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Wild River

Medical Terms

Bladder, Bowel, Cy, Entr

Bladder Dysfunction

Bladder dysfunction affects the way a person holds or releases urine. This may include urgency of urination, frequency of urination, ability to “hold” urine during the day or night, urinary incontinence, infrequent voiding (not urinating often), constipation or other diagnoses.

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Functional Urinary Incontinence

The involuntary loss of urine due to limitations in movement, cognition, or communication. Their bladder is working normally. Amount of urine can vary. It may be just a leak, or a complete release. Most common amongst elderly patients with arthritis, Parkinson’s, or Alzheimer’s disease.

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Pelvic Floor Dysfunction (PFD)

Describes a number of conditions that may affect the urinary, reproductive, digestive, sexual and/or stability systems in the pelvis. It can indicate the presence of dysfunction in the muscles, joints, nerves, and connective tissues of the pelvis. PFD occurs when these muscles of the pelvic floor are weak, tight or torn.


Bowel Dysfunction

Refer to problems with urinating and passing stools. This affects the organs in the digestive system, including the small and large intestines. They can prevent the body from properly digesting. These may lead to the unwanted passage of urine or stool, called urinary or fecal incontinence.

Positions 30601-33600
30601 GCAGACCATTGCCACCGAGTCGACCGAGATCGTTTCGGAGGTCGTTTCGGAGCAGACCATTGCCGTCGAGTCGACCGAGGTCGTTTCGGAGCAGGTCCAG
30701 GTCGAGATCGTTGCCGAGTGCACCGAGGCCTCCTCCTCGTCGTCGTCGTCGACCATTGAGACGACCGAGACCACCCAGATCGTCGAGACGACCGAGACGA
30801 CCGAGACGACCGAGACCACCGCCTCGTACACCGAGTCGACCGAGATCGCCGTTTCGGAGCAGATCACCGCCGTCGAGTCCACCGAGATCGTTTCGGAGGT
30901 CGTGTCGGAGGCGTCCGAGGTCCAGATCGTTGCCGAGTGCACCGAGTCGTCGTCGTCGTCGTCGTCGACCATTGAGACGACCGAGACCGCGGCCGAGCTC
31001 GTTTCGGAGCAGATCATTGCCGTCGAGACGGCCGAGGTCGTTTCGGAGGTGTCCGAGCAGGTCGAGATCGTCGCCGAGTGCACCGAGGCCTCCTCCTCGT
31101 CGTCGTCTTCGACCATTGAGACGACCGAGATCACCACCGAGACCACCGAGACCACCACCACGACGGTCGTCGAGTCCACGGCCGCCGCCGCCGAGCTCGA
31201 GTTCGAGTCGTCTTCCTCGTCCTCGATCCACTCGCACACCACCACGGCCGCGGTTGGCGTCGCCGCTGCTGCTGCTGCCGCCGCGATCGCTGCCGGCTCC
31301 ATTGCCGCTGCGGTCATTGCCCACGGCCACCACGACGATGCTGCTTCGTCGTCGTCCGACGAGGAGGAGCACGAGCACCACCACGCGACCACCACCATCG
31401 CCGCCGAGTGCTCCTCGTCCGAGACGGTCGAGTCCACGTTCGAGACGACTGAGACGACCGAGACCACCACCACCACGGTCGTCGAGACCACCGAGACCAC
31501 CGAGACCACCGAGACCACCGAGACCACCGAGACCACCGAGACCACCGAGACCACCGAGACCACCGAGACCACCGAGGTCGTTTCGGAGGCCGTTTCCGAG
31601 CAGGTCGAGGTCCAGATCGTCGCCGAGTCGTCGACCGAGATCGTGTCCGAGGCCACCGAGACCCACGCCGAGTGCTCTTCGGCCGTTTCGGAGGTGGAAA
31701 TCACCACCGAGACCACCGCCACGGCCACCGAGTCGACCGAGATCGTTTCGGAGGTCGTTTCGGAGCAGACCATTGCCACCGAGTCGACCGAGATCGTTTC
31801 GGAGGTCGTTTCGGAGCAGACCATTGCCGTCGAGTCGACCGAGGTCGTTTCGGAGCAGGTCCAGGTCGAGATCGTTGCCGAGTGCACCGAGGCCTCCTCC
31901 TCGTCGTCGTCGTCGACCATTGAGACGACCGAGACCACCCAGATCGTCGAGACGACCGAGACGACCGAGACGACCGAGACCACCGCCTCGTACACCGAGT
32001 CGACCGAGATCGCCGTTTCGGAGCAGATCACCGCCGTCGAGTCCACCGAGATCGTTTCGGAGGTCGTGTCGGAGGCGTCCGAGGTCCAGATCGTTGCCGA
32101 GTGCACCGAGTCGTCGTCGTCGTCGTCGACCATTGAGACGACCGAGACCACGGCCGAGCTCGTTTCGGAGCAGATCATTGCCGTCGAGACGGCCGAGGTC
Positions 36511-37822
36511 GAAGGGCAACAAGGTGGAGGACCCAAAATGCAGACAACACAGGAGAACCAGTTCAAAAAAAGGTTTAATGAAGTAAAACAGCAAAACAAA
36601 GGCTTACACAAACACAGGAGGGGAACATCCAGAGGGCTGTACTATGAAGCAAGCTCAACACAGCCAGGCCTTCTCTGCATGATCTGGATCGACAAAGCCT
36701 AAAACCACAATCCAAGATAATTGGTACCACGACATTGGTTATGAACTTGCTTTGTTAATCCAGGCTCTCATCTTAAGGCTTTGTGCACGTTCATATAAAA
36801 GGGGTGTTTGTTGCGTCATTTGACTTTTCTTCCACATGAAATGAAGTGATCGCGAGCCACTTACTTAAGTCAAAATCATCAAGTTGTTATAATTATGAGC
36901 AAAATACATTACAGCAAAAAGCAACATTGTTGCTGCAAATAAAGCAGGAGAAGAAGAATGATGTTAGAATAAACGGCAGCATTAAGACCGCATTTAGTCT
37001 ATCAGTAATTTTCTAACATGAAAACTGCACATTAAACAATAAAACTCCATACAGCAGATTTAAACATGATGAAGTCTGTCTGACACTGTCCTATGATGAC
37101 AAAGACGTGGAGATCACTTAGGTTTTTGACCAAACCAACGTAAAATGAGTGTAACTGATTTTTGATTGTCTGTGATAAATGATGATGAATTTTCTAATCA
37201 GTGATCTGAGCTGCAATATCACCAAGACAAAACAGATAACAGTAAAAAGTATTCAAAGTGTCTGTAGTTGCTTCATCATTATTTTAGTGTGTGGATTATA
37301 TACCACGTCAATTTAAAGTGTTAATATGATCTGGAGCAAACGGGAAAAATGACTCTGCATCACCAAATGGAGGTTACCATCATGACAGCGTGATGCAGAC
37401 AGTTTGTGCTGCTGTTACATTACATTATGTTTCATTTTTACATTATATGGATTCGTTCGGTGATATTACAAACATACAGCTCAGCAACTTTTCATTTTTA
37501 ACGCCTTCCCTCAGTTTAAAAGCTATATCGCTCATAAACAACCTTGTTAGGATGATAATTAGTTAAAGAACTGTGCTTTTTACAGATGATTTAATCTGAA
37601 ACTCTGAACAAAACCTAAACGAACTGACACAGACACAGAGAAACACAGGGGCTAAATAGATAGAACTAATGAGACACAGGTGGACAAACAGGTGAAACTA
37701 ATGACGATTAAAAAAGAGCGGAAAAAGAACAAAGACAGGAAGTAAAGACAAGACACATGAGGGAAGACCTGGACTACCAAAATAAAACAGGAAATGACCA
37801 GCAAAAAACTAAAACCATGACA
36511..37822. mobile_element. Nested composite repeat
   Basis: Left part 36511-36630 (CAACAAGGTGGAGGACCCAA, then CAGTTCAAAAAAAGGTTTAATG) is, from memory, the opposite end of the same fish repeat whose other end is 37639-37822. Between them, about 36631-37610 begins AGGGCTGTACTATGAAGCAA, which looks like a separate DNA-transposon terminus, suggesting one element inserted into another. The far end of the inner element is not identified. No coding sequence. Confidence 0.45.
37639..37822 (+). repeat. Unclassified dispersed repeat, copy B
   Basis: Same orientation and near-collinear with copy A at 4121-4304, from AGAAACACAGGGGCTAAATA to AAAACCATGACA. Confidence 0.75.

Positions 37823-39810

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Hormonal imbalances occur when there is too much or too little of a hormone in the bloodstream. Because of their essential role in the body, even small hormonal imbalances can cause side effects throughout the body. Hormones are chemicals that are produced by glands in the endocrine system. 

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Due to a variety of causative factors, PFD may present with a wide array of symptoms and impairments, some of which are easily recognizable and others which can be confusing or misleading. It is important to note that while symptoms of PFD are common, there is not a “standard” or “typical” treatment. 

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Relaxation of the supportive tissues of the bladder causing it to descend and protrude into the anterior vaginal wall.  Also known as a fallen bladder, it is caused by ligaments holding the bladder up and the muscle between the vagina and bladder weakening or stretching.